Karagas MR, Lu-Yao GL, Barrett JA, Beach ML, Baron JA: Heterogeneity of hip fracture: age, race, sex, and geographic patterns of femoral neck and trochanteric fractures among the US elderly. Am J Epidemiol. 1996, 143: 677-682.
Tanner DA, Kloseck M, Crilly RG, Chesworth B, Gilliland J: Hip fracture types in men and women change differently with age. BMC Geriatr. 2010, 10: 12-10.1186/1471-2318-10-12.
So-Osman C, Nelissen R, Te Slaa R, Coene L, Brand R, Brand A: A randomized comparison of transfusion triggers in elective orthopaedic surgery using leucocyte-depleted red allogeneic blood cells. Vox Sang. 2010, 98: 56-64. 10.1111/j.1423-0410.2009.01225.x.
Bjorgul K, Novicoff WM, Saleh KJ: American Society of Anesthesiologists Physical Status score may be used as a comorbidity index in hip fracture surgery. J Arthroplasty. 2010, 25 (Suppl): 134-137.
Inouye SK, Van Dyck CH, Alessi CA: Clarifying confusion: the confusion assessment method. A new method for detection of delirium. Ann Inter Med. 1990, 113: 941-948.
Carson JL, Terrin ML, Magaziner J, Chaitman BR, Apple FS, Heck DA, Sanders D, FOCUS Investigators: Transfusion trigger trial for functional outcomes in cardiovascular patients undergoing surgical hip fracture repair (FOCUS). Transfusion. 2006, 46: 2192-2206. 10.1111/j.1537-2995.2006.01056.x.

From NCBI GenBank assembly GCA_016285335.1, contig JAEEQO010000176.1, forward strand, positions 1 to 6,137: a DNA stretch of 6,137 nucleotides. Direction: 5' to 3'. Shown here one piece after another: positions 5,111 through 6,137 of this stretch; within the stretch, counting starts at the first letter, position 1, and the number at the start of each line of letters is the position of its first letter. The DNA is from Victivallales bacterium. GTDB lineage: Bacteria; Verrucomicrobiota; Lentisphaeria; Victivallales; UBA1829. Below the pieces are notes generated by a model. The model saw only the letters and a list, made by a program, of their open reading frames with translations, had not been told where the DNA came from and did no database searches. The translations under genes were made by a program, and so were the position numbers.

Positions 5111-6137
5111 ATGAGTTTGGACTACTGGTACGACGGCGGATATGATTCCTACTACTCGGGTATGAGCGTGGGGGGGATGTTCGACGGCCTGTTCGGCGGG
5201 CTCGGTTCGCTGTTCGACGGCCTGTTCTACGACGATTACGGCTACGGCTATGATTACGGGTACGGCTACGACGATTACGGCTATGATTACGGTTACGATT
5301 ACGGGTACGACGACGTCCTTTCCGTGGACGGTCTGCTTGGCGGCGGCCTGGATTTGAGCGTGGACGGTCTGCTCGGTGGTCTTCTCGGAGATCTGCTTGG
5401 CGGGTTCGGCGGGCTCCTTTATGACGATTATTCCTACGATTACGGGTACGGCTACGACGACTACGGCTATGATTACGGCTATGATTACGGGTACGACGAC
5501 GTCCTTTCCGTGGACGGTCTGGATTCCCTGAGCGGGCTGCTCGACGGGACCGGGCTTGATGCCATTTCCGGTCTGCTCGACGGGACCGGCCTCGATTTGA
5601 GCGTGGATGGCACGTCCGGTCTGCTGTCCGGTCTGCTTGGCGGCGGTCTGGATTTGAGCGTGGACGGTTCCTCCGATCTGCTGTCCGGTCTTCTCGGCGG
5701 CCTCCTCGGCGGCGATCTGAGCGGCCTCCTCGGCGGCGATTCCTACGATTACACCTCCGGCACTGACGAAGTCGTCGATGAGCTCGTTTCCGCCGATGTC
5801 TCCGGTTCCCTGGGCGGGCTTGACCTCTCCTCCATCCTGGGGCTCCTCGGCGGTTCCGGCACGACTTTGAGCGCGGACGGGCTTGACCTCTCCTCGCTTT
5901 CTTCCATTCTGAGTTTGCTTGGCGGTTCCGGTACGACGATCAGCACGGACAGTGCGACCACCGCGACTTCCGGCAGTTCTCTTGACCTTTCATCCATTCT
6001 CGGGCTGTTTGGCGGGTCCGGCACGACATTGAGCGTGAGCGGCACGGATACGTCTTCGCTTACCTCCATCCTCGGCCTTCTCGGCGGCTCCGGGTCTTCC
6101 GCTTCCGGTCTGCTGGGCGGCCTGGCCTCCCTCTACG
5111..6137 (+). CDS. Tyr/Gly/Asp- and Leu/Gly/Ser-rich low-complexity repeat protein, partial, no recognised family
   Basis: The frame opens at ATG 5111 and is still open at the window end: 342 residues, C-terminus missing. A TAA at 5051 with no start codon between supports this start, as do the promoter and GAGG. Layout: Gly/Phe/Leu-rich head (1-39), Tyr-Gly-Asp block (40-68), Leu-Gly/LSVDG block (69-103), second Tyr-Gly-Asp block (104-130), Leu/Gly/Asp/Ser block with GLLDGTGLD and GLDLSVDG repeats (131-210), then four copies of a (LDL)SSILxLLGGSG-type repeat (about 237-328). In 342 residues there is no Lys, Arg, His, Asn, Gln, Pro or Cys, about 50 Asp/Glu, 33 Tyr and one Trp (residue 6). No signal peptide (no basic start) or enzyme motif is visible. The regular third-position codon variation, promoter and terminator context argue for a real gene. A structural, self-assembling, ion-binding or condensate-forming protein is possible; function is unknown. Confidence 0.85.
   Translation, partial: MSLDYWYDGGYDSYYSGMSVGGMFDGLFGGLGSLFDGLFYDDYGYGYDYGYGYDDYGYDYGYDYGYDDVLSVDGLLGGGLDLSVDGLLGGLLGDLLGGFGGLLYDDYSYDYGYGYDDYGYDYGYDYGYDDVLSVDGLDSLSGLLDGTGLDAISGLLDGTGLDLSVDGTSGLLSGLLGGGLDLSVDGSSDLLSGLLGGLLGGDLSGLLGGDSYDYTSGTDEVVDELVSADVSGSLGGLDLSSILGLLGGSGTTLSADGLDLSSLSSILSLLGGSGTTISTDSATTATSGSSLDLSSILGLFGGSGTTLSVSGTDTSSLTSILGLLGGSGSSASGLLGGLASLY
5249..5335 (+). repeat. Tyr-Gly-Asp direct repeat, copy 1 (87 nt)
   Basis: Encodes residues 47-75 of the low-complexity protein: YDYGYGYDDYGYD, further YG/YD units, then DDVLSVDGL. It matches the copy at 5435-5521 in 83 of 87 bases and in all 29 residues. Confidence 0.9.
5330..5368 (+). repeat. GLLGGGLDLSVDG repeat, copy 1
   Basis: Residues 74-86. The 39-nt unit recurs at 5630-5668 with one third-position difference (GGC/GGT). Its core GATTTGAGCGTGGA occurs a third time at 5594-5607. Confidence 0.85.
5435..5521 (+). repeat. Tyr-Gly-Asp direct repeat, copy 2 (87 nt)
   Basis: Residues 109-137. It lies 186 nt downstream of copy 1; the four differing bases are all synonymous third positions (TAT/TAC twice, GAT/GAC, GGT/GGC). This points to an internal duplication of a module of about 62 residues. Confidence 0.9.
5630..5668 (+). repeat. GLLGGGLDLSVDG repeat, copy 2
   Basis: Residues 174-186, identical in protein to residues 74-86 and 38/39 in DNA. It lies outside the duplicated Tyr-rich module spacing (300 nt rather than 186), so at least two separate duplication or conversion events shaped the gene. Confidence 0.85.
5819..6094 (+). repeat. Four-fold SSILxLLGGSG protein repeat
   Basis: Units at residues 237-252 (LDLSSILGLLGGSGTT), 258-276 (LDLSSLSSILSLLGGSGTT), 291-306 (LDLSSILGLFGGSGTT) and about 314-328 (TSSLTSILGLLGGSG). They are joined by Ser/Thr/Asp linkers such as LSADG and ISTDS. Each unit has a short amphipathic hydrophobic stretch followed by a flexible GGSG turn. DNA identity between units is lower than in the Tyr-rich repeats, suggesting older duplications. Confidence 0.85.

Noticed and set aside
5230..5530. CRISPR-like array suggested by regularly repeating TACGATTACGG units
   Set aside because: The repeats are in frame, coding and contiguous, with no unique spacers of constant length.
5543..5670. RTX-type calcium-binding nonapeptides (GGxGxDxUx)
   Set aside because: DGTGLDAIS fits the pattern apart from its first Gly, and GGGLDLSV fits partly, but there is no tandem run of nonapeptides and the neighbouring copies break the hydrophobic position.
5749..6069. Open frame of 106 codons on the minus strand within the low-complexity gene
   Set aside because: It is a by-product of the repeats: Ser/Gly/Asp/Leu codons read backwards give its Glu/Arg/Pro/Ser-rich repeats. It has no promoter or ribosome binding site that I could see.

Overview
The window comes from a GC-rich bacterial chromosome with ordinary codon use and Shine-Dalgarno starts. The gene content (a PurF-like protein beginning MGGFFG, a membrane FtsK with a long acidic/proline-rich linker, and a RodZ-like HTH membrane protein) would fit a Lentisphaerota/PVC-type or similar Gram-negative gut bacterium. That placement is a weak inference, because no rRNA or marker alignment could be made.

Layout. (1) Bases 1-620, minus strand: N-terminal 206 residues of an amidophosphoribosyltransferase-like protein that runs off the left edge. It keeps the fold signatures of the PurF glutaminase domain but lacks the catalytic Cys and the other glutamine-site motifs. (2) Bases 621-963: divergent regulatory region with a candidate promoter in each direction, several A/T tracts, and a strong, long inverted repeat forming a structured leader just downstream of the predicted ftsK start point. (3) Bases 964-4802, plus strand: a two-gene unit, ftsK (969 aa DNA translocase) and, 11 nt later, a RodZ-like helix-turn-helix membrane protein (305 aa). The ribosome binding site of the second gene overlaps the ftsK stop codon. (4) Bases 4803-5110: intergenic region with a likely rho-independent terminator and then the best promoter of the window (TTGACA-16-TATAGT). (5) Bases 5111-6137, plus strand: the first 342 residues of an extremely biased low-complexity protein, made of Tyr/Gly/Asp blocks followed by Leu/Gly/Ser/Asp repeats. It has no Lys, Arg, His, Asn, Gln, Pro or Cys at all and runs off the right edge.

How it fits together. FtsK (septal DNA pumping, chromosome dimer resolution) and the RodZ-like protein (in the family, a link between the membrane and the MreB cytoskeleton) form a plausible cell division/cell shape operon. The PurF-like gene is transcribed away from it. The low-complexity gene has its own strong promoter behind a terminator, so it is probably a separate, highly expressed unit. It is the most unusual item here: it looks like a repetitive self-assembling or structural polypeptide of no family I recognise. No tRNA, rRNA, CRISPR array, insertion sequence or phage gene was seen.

The pre-publication history for this paper can be accessed here:http://www.biomedcentral.com/1471-2474/12/262/prepub
We would like to thank dr. Andrea B. Maier internist-geriatrician, department of Gerontology and Geriatrics and prof. dr. Anneke Brand, department of Immunohaematology and Bloodtransfusion, both from Leiden University Medical Center, the Netherlands. They provided us with very useful tips and suggestions on the methods and (interpretation of) the results of this article.
The authors declare that they have no competing interests.
AV, BB, BM, WT and PP participated in the design of the study. AV, BB, AN, PP and MV were responsible for data collection. BM and WT performed the statistical analysis. PP, RB and RN reviewed the article and supervised the surveillance and analysis. All authors have read and corrected draft versions of the manuscript and have approved the final manuscript.